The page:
On Monday morning singing legend Asha Bhosle who was in Singapore to attend a Marathi awards function, received a call in her hotel room from her driver in Mumbai informing her that her daughter Varsha had hurt herself. Ashaji immediately rang up a family friend requesting him to rush to the Bhosle-Mangeshkar residence Prabhu Kunj on Peddar Road.

This was not the first time that Varsha had hurt herself with the purpose of causing herself grievous injury. Sources close to the family say Varsha had attempted suicide twice before. This time Varsha meant business. A gun was used to do the needful in a foolproof way. Just where the gun came from, no one knows.

Says the family friend, “The entire apartment where the tragedy has occurred has been cordoned off. We are not allowed inside.Nor are we allowed to speak to the media.”

Family members and close friends sat in the adjacent apartment, which happens to be the most famous address on Peddar Road, that of Ashaji’s sister Lata Mangeshkar. According to family members Lataji is shattered by the tragedy that had befallen the family.

Says the family friend, “Lataji has taken it very badly. For something of this nature to happen in their family, is unimaginable. Lataji’s main concern is, how will Asha react when she lands from Singapore in Mumbai at around midnight on Monday-Tuesday night? For the two sisters, to go through this at the age of 84 and 80, is heart-wrenching, The cops are in and out of Prabhu Kunj questioning the entire family.”

Though Asha Bhosle lived with her son in another part of Mumbai , she was constantly in and out of Prabhu Kunj. Family-friends describe her as “a caring mother…a bit bewildered by her daughter’s moodiness but unfaltering in her patient handling of her daughter’s volatile moods.”

Says the family friend, “All of us kept our distance from Varsha. We were never sure how she would react to even the simplest of situations. Only Ashaji knew how to cope with Varsha’s moods.”

At 80, the legendary Asha Bhosle doesn’t deserve the unbearable pain and shock of losing her child. Life has dealt her another blow. Ashaji was in Singapore on the night before the tragedy, down with a viral fever. She travelled back to Mumbai in the morning with much more to worry about than a mere fever. But then as Ashaji confided a few days before this terrible tragedy,“Bahot saare dhakke khayen hai. Ab aadat si ho gayi hai (I’ve faced innumerable setbacks. I am used to them).”

A source close to the family says, “Varsha was very troubled in her later years. None of us knows what troubled her . We all tried to understand her problems.Was it just the burden of being the great Asha Bhosle’s daughter? But why punish her mother and the family for a circumstance created by fate? None of the second-generation Mangeshkar children have made it big as singers and musicians. But Varsha took it to heart.”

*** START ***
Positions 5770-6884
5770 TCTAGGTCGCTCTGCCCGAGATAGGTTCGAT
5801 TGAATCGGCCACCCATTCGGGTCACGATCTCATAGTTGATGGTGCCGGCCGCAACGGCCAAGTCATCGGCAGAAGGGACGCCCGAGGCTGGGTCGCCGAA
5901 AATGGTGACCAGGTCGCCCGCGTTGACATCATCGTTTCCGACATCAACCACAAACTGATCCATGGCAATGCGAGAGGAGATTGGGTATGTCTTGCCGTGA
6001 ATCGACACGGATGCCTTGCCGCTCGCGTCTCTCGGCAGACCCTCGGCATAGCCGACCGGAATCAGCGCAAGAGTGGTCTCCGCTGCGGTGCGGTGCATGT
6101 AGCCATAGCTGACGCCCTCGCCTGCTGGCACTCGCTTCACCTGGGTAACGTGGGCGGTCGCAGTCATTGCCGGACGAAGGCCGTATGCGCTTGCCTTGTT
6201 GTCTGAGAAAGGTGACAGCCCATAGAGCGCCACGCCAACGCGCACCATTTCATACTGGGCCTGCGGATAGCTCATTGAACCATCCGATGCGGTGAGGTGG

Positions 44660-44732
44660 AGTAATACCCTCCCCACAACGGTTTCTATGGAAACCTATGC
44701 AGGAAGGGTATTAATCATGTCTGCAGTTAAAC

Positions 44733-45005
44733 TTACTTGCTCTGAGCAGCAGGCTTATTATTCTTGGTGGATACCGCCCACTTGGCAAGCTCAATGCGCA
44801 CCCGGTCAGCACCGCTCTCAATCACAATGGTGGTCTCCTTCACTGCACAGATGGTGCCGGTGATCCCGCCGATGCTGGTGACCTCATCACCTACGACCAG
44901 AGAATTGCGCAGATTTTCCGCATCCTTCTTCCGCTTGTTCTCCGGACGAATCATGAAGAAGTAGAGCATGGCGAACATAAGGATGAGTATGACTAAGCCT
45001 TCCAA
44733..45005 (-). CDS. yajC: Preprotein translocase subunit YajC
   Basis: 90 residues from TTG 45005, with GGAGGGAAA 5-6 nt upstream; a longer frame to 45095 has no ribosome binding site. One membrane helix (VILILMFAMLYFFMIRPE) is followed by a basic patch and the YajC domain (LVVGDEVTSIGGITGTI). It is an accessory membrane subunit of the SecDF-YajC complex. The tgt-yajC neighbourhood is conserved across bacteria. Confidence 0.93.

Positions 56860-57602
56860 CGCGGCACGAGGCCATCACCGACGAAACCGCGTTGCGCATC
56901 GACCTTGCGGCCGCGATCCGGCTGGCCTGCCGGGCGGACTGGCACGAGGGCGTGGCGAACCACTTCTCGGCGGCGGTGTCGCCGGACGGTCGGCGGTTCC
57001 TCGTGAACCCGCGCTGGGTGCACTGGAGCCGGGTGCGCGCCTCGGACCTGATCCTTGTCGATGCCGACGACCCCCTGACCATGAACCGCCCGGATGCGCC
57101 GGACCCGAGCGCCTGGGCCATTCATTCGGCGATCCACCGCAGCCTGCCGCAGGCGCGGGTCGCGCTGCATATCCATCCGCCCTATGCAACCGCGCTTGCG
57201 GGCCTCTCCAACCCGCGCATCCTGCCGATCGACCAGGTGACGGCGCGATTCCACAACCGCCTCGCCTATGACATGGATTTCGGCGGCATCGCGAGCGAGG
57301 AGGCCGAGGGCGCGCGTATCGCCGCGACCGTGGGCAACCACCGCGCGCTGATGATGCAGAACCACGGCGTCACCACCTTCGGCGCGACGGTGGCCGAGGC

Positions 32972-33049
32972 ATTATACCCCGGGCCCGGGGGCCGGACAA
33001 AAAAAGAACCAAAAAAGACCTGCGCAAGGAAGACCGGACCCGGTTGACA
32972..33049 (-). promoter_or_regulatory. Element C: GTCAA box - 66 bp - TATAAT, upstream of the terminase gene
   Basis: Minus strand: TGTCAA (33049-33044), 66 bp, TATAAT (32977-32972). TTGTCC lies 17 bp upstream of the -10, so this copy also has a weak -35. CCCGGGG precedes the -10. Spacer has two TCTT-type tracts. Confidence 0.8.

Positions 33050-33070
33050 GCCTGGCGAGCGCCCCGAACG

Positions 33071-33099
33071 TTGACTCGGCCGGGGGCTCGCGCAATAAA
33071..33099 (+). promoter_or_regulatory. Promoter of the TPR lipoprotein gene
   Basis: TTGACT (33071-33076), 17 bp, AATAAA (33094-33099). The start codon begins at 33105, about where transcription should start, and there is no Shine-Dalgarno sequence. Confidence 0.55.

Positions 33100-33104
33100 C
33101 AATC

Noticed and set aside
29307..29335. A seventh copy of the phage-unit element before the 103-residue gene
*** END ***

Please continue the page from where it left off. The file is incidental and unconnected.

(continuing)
Like her illustrious mother Varsha Bhosle initially wanted to be a singer. As a child she sang professionally for Dev Anand‘s Loot Maar. The song composed by Rajesh Roshan had these optimistic words for Varsha to sing: Hans to hardam khushiyan ya gham….Alas, Varsha couldn’t follow this rule of living in her adult life. I had once asked Varsha why she gave up singing. She replied, “If you can’t take the heat of the chulha then it’s best not to enter the kitchen to cook.”

And she laughed heartily. That laughter became increasingly rare in later years. As she grew older Varsha became progressively troubled embittered and withdrawn. The divorce from her husband sportwriter and PR executive Hemant Kenkre, further estranged Barkha from those around her. “No one was allowed to get close to her. She drove everyone away,” says a source from the family.

The pressure of being an iconic celebrity’s daughter became unbearable after a point. Not that Varsha ever resented her mother’s legendary status. The daughter was forever proud of her mother and fiercely protective. In fact my first meeting with Ashaji was arranged by Varsha. Any hint of a negative write-up on Ashaji, and Varsha would be on the phone. It didn’t take long to pacify Varsha. She only needed someone to explain the rationale behind the injustices she saw being heaped on her and her mother. Give her an explanation, and Varsha would simmer down and get back to normal.

A bright assertive no-nonsense woman Varsha would proudly tell me the genesis of her name proudly. “It was a name given to me by the great composer Jaidev. When I was born he came to the hospital to visit my mother. It was raining. Jaidevji immediately said to my mother that my name should be Varsha. That’s how I got my name.”

To those close to the family, Varsha’s end wasn’t that unexpected. “She lived very close to the edge. We knew she could topple over any time,” says the source.